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You're Not Replacing Your Razor Enough (and It's a Health Risk)

Not replacing your razor as you should can lead to serious health issues.

Taylor Leamey
Taylor Leamey writes about all things wellness, specializing in mental health, sleep and nutrition coverage. She has invested hundreds of hours into studying and researching sleep and holds a Certified Sleep Science Coach certification from the Spencer Institute. Not to mention the years she spent studying mental health fundamentals while earning her bachelor's degrees in both Psychology and Sociology. She is also a Certified Stress Management Coach.
Expertise Bachelor of Science, Psychology and Sociology Credentials
  • Certified Sleep Science Coach, Certified Stress Management Coach
Taylor Leamey
3 min read
Line of razors against a yellow background.
Javier Zayas Photography/Getty Images

Most people don't keep track of how many times they've used their current razor. Usually, they use it until it won't take the hair off anymore. It's a common practice, but it might put your health at risk without realizing it. 

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An old razor gets dull and gunked up with dead skin cells and bacteria, which can cause skin irritation, cuts and infections. So when should you replace your razor? Let's talk about how to tell and what you can do to protect your health. 

Also, see which foods you should eat for healthy skin and if you should add a collagen supplement to your diet.  

How often should you change your razor blade?

Per the American Academy of Dermatologists' recommendations, you should change your razor head every five to seven shaves. For many, that is roughly every two to three weeks, depending on how often you shave.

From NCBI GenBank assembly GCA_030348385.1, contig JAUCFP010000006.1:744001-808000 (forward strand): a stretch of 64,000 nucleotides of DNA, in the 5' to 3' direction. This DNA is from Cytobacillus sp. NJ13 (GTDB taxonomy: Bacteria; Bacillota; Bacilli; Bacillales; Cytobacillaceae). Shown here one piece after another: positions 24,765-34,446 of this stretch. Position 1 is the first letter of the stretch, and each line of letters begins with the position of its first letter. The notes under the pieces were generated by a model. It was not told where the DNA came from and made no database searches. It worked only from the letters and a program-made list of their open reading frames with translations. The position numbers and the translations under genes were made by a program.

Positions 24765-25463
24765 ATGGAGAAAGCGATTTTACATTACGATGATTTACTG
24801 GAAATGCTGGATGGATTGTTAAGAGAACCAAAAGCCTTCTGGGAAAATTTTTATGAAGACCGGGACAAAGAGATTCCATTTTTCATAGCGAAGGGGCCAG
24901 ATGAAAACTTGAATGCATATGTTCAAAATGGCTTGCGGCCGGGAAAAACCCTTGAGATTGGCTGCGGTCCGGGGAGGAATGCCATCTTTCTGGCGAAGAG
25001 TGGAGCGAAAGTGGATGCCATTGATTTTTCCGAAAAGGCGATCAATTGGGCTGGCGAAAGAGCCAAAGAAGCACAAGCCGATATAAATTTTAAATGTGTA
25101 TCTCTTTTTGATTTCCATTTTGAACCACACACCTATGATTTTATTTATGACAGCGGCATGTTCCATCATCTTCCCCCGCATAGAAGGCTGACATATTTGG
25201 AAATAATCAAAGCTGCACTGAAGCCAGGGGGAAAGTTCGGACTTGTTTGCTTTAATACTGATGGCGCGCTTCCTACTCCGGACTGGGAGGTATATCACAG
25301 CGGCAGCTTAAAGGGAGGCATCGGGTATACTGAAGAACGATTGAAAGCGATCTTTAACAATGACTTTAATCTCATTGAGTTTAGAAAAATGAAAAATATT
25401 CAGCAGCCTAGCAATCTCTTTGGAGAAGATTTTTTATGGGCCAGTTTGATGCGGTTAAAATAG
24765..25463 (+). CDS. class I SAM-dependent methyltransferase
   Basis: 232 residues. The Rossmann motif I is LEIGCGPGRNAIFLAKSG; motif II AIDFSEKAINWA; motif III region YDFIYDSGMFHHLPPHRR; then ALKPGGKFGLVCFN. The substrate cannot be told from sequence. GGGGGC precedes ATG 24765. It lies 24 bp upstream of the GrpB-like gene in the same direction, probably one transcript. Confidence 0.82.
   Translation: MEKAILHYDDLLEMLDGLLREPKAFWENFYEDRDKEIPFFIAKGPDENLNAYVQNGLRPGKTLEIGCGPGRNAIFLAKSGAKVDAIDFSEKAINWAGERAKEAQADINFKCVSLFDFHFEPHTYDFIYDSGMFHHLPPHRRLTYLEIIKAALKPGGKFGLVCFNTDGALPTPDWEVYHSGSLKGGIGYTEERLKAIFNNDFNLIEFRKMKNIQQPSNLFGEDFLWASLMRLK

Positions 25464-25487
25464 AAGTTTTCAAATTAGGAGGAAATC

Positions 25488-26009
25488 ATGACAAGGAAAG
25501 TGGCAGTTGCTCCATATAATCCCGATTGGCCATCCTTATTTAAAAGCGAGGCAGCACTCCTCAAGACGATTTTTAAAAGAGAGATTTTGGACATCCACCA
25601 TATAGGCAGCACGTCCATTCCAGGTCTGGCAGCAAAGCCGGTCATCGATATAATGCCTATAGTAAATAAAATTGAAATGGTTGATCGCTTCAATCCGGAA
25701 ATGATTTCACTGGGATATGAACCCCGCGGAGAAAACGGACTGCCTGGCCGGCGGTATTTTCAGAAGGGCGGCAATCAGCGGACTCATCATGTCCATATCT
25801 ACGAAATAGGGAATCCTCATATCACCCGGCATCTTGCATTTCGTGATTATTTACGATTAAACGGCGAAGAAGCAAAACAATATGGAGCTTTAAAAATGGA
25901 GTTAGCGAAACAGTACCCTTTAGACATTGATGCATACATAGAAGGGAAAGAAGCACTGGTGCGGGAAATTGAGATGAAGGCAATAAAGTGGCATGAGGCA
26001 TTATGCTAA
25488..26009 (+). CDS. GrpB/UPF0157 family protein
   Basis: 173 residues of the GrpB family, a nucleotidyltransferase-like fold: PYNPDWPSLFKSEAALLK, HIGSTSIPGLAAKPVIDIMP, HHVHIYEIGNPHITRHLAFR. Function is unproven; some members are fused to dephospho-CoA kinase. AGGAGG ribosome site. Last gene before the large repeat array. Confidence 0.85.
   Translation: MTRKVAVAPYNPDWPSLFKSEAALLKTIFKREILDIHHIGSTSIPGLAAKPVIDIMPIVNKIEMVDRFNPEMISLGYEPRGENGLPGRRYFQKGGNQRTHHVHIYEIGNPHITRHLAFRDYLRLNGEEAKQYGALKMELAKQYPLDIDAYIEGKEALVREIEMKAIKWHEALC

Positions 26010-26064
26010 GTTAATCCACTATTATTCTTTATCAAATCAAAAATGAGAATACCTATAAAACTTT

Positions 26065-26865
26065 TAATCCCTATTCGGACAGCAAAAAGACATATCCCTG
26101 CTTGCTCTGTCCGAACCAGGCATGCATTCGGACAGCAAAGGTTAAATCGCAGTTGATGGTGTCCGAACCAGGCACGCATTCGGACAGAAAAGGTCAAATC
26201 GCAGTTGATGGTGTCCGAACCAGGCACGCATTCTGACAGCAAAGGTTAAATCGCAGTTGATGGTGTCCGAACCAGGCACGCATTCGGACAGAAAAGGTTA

Some factors that influence how often you need to replace your razor include the quality of the blades, where you are shaving, the density of your hair and how well you take care of your razor. 

You can use a dull razor and get a good enough shave. However, not only can that irritate your skin, but it opens you up to the chance of infection. Think about what you do with a razor -- scrape it across your skin to slice through hair. You remove any dirt and germs you picked up that day with each stroke. The bacteria multiplies between the blades if you don't properly rinse the razor. Then when you use it again, you transfer all the bacteria festering back onto your skin and into the microscopic openings that happen when you shave. 

Not to mention where your razor lives. Most people leave their razors in the shower. It's convenient; it's where you use it. However, the steam and wetness of the shower cause it to collect bacteria and rust. Don't store your razor blade in your shower. Instead, store it in a dry place, like a drawer. 

Even if you can get a decent shave with an old razor, it's best to replace it to avoid potential infection. 

5 signs you need to change your razor

Using an old razor doesn't just compromise the quality of your shave; it can lead to bigger health concerns like razor burn, cuts or infection. But how do you know if it's time to change your razor? There are a few of the key signs that you should be watching for.

  • Your skin is irritated after your shave. 
  • You're not getting as close of a shave as you used to or your razor is missing spots entirely. 
  • Your razor has visible build-up on and around the blades. 
  • Instead of cutting through the hair, you can feel your hair being pulled when shaving.
  • You're getting more ingrown hairs than normal.
Dad showing his son how to shave.
MoMo Productions/Getty Images

How can I make my razor last longer?

If you don't shave often and don't have dense hair, your razor may last longer than five to seven uses as long as you take care of it. The key is to keep clean. The issue and potential danger of using an old razor are spreading bacteria and leading to infection through cuts and nicks. 

Always use shaving cream or balm before you shave to take the extra stress off the blade. This will help keep it from getting prematurely dull or chipping the blade. After use, make sure you thoroughly rinse the razor. You can also disinfect your razor with rubbing alcohol to reduce bacterial growth. 

Remember, if your razor isn't rinsing clean, it's time to replace it. 

For more personal care tips, learn how to naturally treat itchy eyes and how to oil pull correctly

The information contained in this article is for educational and informational purposes only and is not intended as health or medical advice. Always consult a physician or other qualified health provider regarding any questions you may have about a medical condition or health objectives.